UPDATED with Actors’ Equity response: SAG-AFTRA and Actors’ Equity Association are locked in a jurisdictional dispute over the taping of live theatrical presentations. SAG-AFTRA has long held that jurisdiction, but says that it’s offered AEA a waiver to help out their fellow actors during the coronavirus shutdown of live theaters across the country. According to SAG-AFTRA, Actors’ Equity has rejected the terms of the waiver.
“SAG-AFTRA is looking to use a pandemic to claim jurisdiction in Equity workplaces now and into the future in a way they haven’t had before,” said Mary McColl, executive director of Actors’ Equity. “At a time when solidarity is required, SAG-AFTRA has chosen to disrupt the relationship between employers and actors that has existed for years, if not decades. Ultimately, the workers are the ones who are left behind.”
To back up their assertion of jurisdiction over tapings of live performances, Carteris and White noted that SAG-AFTRA “has for decades covered recorded or live broadcast presentations including Broadway shows (e.g., Hamilton, Diana, and Jesus Christ Superstar); televised special events (e.g., the annual Tony Awards and the Macy’s Thanksgiving Day Parade); morning shows (e.g., The Today Show and Live with Kelly & Ryan); late night shows (e.g., The Tonight Show Starring Jimmy Fallon, The Late Show with Stephen Colbert and Jimmy Kimmel Live!) and a host of other live theater productions and other live programs.”
Here is McColl’s message to Equity members:
Over the last few weeks, we heard from hundreds of you via email and membership meetings, frustrated about the status of remote work agreements. That number increased following Equity-League’s new rules around health insurance qualifications.
Here’s what you should know. Early on during the pandemic, Equity created temporary COVID-19 remote work agreements for your employers to employ you during this historic crisis. The weekly salaries for these remote work agreements are based on your employers’ existing collective bargaining agreements – which means they take into account employers’ many different-sized existing budgets. Those that can afford to pay more do.
From March through September, these agreements resulted in more than 3,400 work weeks, generating $2.5 million in earnings and more than $670,000 in contributions to your health fund. (All remote work agreements include health and pension contributions.)
When these remote work agreements were created, we explained to SAG-AFTRA that these agreements were temporary and only for existing Equity employers, but that they were important for keeping members and the industry afloat during this crisis.
Unfortunately, since then, members have told us about longtime Equity employers signing with SAG-AFTRA, often for performances taking place in a theater so it can be captured for future use. Members have told us they were offered contracts for as little as $125/day. Multiple stage mangers told us they have been excluded entirely, had their contracts revoked or been offered work as independent contractors and without workers’ compensation protections.
Staff and your elected leadership have had more than a dozen meetings with SAG-AFTRA over this matter. They have said they wanted to help. Ultimately, actions speak louder than words. Between our scheduled meetings with them, staff have been approving remote work safety plans for theaters only to have them suddenly sign with SAG-AFTRA. That is unfair to members like you who expected your Equity health and pension contributions, and who ended up with lower pay.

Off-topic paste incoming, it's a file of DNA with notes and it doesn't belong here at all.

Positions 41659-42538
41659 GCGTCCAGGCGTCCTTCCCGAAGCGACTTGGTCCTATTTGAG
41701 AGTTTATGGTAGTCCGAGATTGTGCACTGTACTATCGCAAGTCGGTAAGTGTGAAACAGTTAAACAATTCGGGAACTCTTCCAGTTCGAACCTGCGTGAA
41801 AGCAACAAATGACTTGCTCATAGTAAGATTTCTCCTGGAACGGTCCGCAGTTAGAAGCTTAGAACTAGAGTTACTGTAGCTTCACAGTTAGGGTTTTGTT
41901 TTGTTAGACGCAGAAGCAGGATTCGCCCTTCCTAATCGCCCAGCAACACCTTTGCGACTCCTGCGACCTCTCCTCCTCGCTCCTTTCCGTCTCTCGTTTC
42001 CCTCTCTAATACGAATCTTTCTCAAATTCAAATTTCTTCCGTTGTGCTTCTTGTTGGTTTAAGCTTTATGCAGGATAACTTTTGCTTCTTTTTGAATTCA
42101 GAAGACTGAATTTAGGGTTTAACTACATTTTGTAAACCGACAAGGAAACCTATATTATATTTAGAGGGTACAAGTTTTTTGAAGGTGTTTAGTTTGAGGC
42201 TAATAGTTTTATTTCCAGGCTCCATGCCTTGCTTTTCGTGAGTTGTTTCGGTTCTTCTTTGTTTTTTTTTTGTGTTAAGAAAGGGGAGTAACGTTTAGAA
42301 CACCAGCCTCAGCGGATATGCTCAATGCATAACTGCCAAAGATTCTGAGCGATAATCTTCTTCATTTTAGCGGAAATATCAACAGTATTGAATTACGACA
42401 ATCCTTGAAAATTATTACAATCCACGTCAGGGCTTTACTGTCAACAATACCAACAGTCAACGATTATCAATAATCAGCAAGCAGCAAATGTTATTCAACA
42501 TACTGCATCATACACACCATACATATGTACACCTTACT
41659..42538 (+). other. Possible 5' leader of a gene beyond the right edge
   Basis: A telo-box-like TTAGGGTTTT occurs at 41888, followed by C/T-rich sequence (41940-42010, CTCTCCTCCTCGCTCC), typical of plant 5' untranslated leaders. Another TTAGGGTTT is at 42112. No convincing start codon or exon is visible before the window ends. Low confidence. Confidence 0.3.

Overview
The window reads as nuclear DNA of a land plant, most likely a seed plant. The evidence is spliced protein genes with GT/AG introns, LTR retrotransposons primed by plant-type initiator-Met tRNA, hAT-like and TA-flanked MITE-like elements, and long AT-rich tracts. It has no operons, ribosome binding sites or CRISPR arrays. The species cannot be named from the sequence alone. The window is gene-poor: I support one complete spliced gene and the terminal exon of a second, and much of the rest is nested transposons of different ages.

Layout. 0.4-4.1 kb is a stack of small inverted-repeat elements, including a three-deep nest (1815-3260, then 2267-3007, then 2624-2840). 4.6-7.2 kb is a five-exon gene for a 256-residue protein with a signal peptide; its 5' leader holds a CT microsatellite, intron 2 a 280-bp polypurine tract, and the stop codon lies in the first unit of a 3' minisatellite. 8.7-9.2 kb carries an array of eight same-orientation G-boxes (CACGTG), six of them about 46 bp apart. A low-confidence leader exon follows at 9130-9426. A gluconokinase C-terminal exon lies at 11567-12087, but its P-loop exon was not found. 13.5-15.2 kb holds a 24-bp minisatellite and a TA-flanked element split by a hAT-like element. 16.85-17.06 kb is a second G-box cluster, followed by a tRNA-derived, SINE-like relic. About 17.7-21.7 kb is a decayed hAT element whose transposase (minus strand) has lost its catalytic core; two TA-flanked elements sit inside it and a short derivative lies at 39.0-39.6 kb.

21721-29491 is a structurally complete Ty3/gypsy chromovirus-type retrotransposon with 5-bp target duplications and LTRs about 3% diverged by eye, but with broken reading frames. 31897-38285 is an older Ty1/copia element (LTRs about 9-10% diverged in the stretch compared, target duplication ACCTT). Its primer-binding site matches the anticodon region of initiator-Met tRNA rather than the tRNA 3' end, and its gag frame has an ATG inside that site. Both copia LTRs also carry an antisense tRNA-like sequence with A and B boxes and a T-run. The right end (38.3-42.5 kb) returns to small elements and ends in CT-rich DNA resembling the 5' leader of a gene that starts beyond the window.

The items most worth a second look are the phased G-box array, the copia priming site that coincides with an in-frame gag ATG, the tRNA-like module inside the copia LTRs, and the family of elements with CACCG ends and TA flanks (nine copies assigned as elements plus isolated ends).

It is unclear why SAG-AFTRA continues to sign longtime Equity employers to contracts that do not meet Equity’s safety or wage standards. As a union, our job is to ensure that workers are protected with fair pay, benefits and a safe workplace. This is supposed to be a matter of solidarity throughout the labor movement.
A theatrical company working without an Equity stage manager and without the protection of Equity’s safety rules is inherently less safe, and this creates a more difficult environment for the entire company. Especially during a pandemic.
Ultimately, this problem impacts everyone, actors and stage managers alike. Our estimate is that around 60 productions this year have signed with SAG-AFTRA, amounting to $600,000 in lost earnings and $154,000 in lost contributions to the health fund.
fWe know that your employers want to keep engaged with their audiences, and we know that you want the ability to do remote work. Click here to take our survey and be the first to hear about a webinar to learn more and how you can help.
We will need your strength and your solidarity to ensure that everyone working in the theatre during this pandemic is properly protected.”
SAG-AFTRA fired back, calling McColl’s statement “blatantly untrue.”
“This is SAG-AFTRA’s historic and traditional jurisdiction and has been since 1933,” SAG-AFTRA said in a statement. “They know this, but are acting out of desperation. We covered Jesus Christ Superstar decades ago along with many, many other projects including Hamilton on Disney+ just this summer. We aren’t claiming anything new, because it is already SAG-AFTRA members’ work.
“It is unconscionable for Equity staff to accuse SAG-AFTRA of disrupting relationships and leaving workers behind when we are offering the very waiver Equity’s leadership asked us to grant them. They never would have requested a waiver if they did not clearly understand and recognize our jurisdiction in this area.
“We understand that these are desperate times for Equity’s leadership, but poaching SAG-AFTRA jurisdiction and attacking another labor union is not what we expected from a sister union that we have been trying to help – at their request.”
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